"Are there any questions?" Karmel looked around the room. No one moved. "Very well, we'll continue next week." He wrapped the bowl of his pipe against the ashtray as if it were a gavel. Court closed. As we left, he was still poking at his pipe, trying to dislodge those last bits of burnt tobacco. For a brief moment, I felt sorry for him. As soon as we reached a safe distance down the hallway, everyone started laughing. The graduate students, tagging along behind, joined in.
MADMAN - John R. Suler, Ph.D. - copyright 1995
Chapter 12 - Cults
"I can't believe that happened."
"I thought I would burst out laughing."
"Do you think he saw my feet on his desk," I asked, hoping for some reality testing to quell my fears.
"I don't think so - he was too busy making his entrance."
"I want a copy of that picture."
"Me too. Maybe we should submit it to the newsletter."
"Great," I added. "Karmel would submit my head on a platter to the consortium directors."
"That's if you're lucky. If he really wants to be cruel, he'll make you take the neuropsychology seminar over again."
"Anything but that!"
"Look! Over there! It's Dr. Finehardt and Dr. Rathus. We're supposed to talk to them."
"Yeah. We're supposed to ask them if we can go to that case seminar for psychoanalytic psychologists."
"Go ahead. You ask them.
"I think Tom should do it."
"No thank you. I already got myself into hot water today."
"Exactly. You've got nothing to lose."
They ushered me down the hallway to where Finehardt and Rathus were standing. Embedded in my peer group, I felt fairly safe as we approached them. But when they all suddenly took one step back, leaving me alone to face the unknown, my heartbeat quickened. Finehardt and Rathus didn't seem to notice me standing at the edge of their orbit. Their conversation didn't miss a beat.
"... so he's over 120 hours into his analysis, in the middle of an intense transference, and the institute board tells him that they won't accept his analysis to graduate." A fire burned in Finehardt's eyes that matched her slick red hair and glowed in contrast to her conservative gray skirt and jacket. Rathus tugged at his trim beard as he listened intently.
"Why wouldn't they accept it?" he asked.
"They found out that his analyst's degree was in physiology, so they considered him a lay analyst."
"Physiology? Didn't the board know that from the very beginning? Didn't he tell them when he applied?"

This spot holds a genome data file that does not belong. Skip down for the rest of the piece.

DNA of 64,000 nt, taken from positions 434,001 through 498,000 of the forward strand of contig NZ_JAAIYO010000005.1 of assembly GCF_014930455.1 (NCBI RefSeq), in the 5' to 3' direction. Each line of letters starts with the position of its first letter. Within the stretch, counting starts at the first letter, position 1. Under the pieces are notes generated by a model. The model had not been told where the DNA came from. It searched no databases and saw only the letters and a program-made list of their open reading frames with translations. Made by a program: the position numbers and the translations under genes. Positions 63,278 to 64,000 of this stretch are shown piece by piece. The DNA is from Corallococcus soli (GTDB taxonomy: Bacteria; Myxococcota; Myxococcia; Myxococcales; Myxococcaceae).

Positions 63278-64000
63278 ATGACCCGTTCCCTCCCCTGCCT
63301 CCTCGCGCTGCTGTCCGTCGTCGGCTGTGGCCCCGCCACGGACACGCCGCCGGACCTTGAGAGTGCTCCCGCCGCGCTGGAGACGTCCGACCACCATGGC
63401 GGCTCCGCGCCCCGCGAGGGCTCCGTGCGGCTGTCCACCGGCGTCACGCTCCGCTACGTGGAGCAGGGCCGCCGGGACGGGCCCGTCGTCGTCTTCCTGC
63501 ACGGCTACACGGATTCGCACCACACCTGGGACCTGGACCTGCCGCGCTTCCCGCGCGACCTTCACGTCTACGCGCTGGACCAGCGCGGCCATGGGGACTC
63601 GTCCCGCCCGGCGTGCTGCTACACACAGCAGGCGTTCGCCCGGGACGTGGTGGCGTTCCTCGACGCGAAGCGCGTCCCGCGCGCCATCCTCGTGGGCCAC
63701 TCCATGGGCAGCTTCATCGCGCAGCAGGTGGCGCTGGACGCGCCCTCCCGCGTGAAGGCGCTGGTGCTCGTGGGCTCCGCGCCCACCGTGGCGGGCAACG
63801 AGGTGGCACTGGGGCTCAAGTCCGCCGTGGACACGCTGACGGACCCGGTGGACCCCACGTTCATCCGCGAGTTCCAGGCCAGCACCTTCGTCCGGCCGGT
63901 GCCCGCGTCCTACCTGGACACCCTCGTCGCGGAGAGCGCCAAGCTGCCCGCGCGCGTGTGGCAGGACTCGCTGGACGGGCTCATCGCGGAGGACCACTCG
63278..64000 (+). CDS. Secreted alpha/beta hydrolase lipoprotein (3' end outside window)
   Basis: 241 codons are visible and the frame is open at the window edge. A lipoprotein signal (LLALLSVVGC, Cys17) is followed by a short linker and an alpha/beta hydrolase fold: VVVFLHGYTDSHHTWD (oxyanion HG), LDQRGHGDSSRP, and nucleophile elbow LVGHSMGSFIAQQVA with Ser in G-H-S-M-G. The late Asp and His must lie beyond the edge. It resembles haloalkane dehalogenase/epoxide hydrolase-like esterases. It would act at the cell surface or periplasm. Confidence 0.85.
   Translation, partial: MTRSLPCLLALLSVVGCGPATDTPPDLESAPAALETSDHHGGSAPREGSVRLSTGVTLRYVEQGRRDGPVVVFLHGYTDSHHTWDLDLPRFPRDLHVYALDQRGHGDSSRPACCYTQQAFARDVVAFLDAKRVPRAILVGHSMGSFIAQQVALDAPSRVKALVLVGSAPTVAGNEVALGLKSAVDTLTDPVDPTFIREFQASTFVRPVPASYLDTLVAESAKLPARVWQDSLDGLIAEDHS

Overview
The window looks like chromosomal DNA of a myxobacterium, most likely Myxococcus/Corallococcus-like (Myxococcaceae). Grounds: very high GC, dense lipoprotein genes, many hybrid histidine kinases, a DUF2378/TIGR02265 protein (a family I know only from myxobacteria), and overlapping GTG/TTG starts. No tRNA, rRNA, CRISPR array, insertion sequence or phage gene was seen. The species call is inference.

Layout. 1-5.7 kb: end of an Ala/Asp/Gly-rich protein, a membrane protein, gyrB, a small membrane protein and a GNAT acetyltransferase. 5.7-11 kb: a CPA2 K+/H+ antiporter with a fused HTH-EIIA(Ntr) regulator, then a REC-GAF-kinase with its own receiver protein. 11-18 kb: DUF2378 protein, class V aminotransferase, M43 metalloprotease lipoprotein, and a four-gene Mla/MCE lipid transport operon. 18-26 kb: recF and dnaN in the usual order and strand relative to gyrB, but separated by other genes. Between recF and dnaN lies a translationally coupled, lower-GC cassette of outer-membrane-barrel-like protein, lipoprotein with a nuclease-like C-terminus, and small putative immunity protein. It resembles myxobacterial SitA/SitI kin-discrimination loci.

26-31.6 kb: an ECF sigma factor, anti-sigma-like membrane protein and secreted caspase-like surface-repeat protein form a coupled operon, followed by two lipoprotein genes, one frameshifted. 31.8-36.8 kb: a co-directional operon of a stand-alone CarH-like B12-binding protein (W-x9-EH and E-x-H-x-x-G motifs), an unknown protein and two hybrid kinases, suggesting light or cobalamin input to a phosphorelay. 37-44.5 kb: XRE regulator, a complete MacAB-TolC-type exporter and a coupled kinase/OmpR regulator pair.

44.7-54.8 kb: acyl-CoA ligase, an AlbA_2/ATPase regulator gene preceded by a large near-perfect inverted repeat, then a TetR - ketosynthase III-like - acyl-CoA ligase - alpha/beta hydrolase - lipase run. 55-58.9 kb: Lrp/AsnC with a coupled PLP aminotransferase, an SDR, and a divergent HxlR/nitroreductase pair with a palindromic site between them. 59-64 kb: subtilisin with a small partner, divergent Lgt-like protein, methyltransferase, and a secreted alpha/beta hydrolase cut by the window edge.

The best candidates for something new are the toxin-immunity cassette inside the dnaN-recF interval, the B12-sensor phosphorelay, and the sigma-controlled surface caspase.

"He did. He wrote it on his application to the institute, but apparently his handwriting was sloppy. They thought it said 'psychology.' I'm sure YOU know how it is with illegible handwriting."
Rathus straightened his neck, raised one eyebrow. The situation reminded me of an old joke: Two analysts pass each other in the hallway. One analyst says to the other, "Good morning." The second analyst thinks to himself, "I wonder what he meant by that?" I held back a chuckle. Somehow the changed expression in my face catapulted me from ground to figure - Finehardt and Rathus suddenly took notice of my presence. It caught me off guard.
"Um, excuse me. I'm Thomas Holden" (I briefly wondered whether I should have said "Dr."). "I'm an intern in the psychology consortium. The directors wondered whether we interns could attend your case seminar. They asked us to speak to you about it."
"Well, it's not really MY seminar," Finehardt said, "but, yes, one of the directors did mention that to me."
I paused because I wasn't sure what her 'yes' meant. Could we attend the seminar or not? She cocked her head and smiled, as if enjoying my predicament. She's the kind of person who attempts to appear polite, friendly - but you sense that beneath the benign facade hide some very sharp claws.
"Uh, so it's O.K. that we come to the seminar?"
"Unless the other members of the seminar have any objections. What do you think Dr. Rathus?"
"I don't believe anyone has objected. It's fine by me."
"How many interns are there?" Finehardt said, again flashing that bittersweet smile.
"Five of us all together." I pointed to my peers huddled together behind me.
"I count eight," she said sharply.
"Oh, three are graduate students."
"Do the consortium directors want all eight STUDENTS to come to the seminar?"
Her sarcastic emphasis on the word "students" made me feel defensive, and vaguely humiliated. I looked back at the graduate students for an answer, for some support. They just stared back, paralyzed, confused. Finally, one of them shrugged his shoulders.
"We don't know," I said as I turned back to face the tigress. She shifted her cold, incandescent eyes from the graduate students and focused them on me. I was sure she could burn holes into my face and could only imagine the sadistic horrors that twisted through her unconscious.
She looked at Rathus. "You know, I've been wondering about what happened to all the fully trained analysts who used to come to the seminar. I'm worried that the group is becoming more and more...diluted. Ed wasn't at the last two meetings, or Donald, and I haven't seen Lee in months. I worry that they're dissatisfied with the way the group is evolving."
Rathus seemed uncomfortable. He looked at me briefly, almost apologetically, but was drawn back to Finehardt, as if she had cast a spell over him. "I hadn't thought of that," Rathus said. "I know Lee is becoming more active in APA."
I found myself getting very angry. So what was the verdict? Was she going to honor me with a definite reply, or what? A hatred for this bitch welled up inside me.
"I have to go," she said to Rathus. "We should talk about this with the group - before it's too late." She threw me her sinister smile. "I guess I'll see you and all your... friends at the seminar."
"Wait, I'll walk out with you," Rathus called after her.
The interns and I trailed behind, easing into a slow pace to widen the gap between us and them.
"What was she saying about the seminar?"
"She was lamenting her dwindling narcissistic supplies," I said. The comment, of course, didn't make sense to them. Their thoughts were elsewhere.
"We're lucky we got in the seminar - but do you think they'll ask us to present cases?"
"Oh god! I hope not. It makes me panic just thinking about it."
"I don't know what to expect."
"No one expects the Spanish Inquisition," I added while checking my watch. "Gotta get back to the inpatient unit. See you next week."